Creating wireframes and prototypes. UX designers often work with UX design software to create wireframes or prototypes, which they then present to the designing team to convey the idea and inspiration behind it.

UX designer is involved in the execution of the entire product, and in the discussions with the team members who are making sure the design of the product is shaping up as planned.

The role of UI designers
The role of the UI Designer is focused on the visual representation of information. For this, it’s important to have a good graphic design and visual design skills.

Having the designing skills of creating brand elements is also important as they help create an interface that has a professional look & feel. In usual practice, the UI designers take the same UX designs and wireframes and then dress it up to make it more aesthetically pleasing. The designer starts with a skeleton of designs created by the UX designer (skeleton) and then brings out the best features.

Being a good designer means a few things, such as:

Attention to detail. Good designers understand that “the devil is in the details” and will always work on perfecting it! This includes small details even to their own solutions.

Good problem-solving skills. Designers need to be aware that they solve a problem with every design they make! Designers should be ready to spend their time in finding the best solutions.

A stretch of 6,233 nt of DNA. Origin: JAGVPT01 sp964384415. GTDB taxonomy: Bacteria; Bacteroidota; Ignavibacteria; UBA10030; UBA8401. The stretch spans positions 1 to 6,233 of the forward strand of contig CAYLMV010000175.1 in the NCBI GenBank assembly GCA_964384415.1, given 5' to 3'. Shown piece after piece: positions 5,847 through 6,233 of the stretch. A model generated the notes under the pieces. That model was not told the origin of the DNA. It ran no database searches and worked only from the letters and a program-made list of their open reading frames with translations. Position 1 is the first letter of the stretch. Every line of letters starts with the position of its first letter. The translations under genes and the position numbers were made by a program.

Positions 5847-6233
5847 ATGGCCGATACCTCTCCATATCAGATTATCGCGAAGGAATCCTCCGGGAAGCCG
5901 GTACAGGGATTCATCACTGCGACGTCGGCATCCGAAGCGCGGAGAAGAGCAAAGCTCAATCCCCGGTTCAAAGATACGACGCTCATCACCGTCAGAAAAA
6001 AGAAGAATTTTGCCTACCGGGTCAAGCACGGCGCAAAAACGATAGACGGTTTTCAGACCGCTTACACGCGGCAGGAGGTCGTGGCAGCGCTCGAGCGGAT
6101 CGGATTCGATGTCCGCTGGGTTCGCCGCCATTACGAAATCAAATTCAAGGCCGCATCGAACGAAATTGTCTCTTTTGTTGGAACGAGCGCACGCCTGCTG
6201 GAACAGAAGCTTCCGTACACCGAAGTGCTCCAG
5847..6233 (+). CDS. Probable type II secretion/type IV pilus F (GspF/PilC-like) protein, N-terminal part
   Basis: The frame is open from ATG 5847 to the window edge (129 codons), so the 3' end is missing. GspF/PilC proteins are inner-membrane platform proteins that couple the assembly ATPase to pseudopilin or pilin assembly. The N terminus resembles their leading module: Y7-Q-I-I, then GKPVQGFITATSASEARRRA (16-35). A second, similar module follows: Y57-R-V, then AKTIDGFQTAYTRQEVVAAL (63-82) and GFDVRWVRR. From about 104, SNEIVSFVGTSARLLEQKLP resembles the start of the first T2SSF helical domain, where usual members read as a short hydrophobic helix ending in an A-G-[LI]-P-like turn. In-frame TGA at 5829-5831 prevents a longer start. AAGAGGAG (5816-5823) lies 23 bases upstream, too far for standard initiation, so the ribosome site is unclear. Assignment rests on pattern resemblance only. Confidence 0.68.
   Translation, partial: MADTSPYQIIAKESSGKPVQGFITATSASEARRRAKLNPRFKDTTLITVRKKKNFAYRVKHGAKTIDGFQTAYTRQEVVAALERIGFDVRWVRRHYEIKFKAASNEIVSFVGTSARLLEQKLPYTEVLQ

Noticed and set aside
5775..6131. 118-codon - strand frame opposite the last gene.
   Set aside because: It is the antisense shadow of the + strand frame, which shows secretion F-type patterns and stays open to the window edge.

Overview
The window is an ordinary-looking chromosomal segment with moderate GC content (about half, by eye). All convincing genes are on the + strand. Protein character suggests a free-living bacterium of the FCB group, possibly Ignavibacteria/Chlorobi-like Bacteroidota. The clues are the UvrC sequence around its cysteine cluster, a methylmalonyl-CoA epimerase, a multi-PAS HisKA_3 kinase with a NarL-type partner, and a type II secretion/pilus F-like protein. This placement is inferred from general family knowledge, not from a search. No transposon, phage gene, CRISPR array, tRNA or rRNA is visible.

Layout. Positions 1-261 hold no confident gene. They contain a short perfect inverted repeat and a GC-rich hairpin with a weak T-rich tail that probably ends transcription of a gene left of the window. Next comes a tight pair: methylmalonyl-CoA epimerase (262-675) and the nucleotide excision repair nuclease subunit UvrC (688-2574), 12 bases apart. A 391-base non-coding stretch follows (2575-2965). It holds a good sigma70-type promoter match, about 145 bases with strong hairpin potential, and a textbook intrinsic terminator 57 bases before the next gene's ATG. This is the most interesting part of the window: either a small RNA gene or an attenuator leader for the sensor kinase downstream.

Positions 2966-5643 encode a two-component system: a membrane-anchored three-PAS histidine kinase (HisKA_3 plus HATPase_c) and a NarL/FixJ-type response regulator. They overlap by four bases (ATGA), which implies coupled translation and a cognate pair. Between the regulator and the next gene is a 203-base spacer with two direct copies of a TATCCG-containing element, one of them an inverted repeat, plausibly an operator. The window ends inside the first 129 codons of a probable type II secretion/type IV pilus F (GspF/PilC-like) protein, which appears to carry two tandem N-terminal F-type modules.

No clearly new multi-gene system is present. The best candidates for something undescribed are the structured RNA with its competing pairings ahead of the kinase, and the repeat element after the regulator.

As a UI designer, there are a few things that are relevant in the process:

Competitive analysis. To be able to analyze and conduct competitive analysis of product and visual designs.

Responsive design. Ensuring that the UI design works great across all screen sizes and resolutions.

Communication. UI designers usually work closely with UX designers as well as the engineering team. They need quite a lot of communication and coordination skills to be able to understand how feasibly their designs can be utilized by the engineering team.


In conclusion, would like to wrap up by saying that UX design is rooted in cognitive behavior & human psychology, along with the final user experience. UI design focuses more on how things look and whether a product is aesthetically pleasing, or not.

It’s important to identify the type of design that your brand is interested in and focus on honing the skills that are required to execute it. For those new to designing World, I recommend you try your hands in both areas.

Practical experience in both fields will help you figure out which area is best suited for you while making you a better designer!